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Teaching Formal Logic

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  1. Lessons
    Lesson 1: Teaching Logic Restfully with Rigor (Preview Content)
    4Topics
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    1 Quiz
  2. Lesson 2: Logic as a Core Discipline (Preview Content)
    3Topics
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    1 Quiz
  3. Discussion: Logic in One's Life and Study (Preview Content)
    2Topics
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    1 Quiz
  4. Lesson 3: Formal Logic vs. Informal Logic
    4Topics
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    1 Quiz
  5. Lesson 4: The Classical Origin and Medieval Recovery of Logic
    4Topics
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    1 Quiz
  6. Lesson 5: Formal Logic and the Three Acts of the Mind
    4Topics
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    1 Quiz
  7. Lesson 6: Translating Arguments into Categorical Form
    4Topics
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    1 Quiz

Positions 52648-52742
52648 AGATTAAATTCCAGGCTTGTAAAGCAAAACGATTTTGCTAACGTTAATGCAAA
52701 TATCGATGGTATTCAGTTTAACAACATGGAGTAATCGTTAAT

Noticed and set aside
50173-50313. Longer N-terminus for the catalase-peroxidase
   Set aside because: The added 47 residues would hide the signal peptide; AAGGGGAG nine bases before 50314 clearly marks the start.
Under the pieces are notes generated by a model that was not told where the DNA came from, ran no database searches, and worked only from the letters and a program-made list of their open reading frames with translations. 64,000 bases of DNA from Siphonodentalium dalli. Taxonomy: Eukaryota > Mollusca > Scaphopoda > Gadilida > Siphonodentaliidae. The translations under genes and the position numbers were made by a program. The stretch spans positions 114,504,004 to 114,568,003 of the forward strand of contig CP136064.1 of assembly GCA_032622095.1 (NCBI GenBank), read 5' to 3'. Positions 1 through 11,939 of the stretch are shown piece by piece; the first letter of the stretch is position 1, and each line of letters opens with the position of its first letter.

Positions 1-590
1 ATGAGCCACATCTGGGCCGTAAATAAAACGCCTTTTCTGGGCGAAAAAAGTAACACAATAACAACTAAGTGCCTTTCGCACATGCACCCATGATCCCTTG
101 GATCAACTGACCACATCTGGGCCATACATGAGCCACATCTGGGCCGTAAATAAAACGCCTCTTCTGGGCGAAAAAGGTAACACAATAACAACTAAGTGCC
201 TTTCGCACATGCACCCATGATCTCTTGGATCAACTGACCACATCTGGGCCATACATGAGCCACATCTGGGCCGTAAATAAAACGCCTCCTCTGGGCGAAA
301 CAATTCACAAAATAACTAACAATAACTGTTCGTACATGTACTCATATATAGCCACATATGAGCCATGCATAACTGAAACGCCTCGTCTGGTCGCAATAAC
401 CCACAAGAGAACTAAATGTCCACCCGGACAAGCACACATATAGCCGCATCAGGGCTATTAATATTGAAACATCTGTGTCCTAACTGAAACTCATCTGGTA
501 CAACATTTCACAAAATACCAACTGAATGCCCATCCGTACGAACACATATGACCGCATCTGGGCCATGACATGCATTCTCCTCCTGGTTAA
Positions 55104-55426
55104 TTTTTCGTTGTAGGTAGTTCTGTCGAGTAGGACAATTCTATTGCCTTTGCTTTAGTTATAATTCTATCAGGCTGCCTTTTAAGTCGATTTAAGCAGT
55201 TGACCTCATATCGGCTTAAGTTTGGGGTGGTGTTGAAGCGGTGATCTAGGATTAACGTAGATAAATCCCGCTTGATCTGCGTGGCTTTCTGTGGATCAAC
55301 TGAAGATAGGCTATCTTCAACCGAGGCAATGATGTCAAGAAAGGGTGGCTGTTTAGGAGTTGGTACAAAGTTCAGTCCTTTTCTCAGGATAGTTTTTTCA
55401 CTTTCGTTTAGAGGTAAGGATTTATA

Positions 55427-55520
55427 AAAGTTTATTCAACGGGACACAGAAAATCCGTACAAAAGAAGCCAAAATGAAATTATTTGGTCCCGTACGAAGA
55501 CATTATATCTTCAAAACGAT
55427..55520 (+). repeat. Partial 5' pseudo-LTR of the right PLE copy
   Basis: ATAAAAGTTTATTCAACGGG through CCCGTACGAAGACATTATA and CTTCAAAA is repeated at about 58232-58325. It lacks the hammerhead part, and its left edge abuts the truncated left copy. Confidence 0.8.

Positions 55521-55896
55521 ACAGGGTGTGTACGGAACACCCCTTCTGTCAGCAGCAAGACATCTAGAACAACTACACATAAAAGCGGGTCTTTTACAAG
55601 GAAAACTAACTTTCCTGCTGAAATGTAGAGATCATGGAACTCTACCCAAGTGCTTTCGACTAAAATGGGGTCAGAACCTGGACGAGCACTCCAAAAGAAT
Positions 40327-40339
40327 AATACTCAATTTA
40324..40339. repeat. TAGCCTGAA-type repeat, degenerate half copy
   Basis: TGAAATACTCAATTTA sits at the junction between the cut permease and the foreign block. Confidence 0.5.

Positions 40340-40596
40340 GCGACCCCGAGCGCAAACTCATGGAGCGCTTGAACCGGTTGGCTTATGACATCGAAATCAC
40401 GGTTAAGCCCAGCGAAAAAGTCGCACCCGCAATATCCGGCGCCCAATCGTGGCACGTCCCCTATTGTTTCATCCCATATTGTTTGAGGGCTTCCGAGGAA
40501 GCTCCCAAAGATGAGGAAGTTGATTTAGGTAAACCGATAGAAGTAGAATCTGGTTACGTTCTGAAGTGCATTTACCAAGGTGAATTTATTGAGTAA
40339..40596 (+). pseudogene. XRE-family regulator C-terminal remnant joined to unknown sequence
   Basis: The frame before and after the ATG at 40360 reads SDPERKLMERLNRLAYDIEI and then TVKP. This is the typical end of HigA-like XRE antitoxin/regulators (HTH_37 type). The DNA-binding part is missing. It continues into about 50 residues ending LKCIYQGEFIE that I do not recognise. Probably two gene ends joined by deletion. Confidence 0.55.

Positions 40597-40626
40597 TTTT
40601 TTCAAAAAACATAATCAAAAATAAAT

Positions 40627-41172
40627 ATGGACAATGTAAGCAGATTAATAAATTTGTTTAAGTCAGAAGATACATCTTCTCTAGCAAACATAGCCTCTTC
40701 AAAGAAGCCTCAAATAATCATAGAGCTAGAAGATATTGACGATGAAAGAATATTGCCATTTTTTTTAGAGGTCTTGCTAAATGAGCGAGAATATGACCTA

8. Lesson 7: Relationships of Opposition
    4Topics
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    1 Quiz
  9. Lesson 8: Relationships of Equivalence
    4Topics
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    1 Quiz
  10. Lesson 9: Categorical Syllogisms
    3Topics
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    1 Quiz
  11. Lesson 10: Determining Validity of Syllogisms
    3Topics
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    1 Quiz
  12. Lesson 11: Terms and Definitions
    3Topics
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    1 Quiz
  13. Lesson 12: Developing the End-of-Year Project
    4Topics
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    1 Quiz
  14. End of Course Test
    End of Course Test: Formal Logic
    1 Quiz
Lesson Progress
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I. Beyond the Textbook
(1) What is the nature of academic argumentation?
(2) What is a thesis statement?
(3) How does a student learn to make accurate statements and craft a persuasive argument?
(4) Why is Aristotelian logic the indispensable link between grammar and rhetoric?
(5) In what ways is a study of logic foundational not only to academic discourse, but also to developing a twenty-first-century worldview?

II. Approaching the Discovery of Deduction
Why is it necessary to approach The Discovery of Deduction with the larger picture in mind?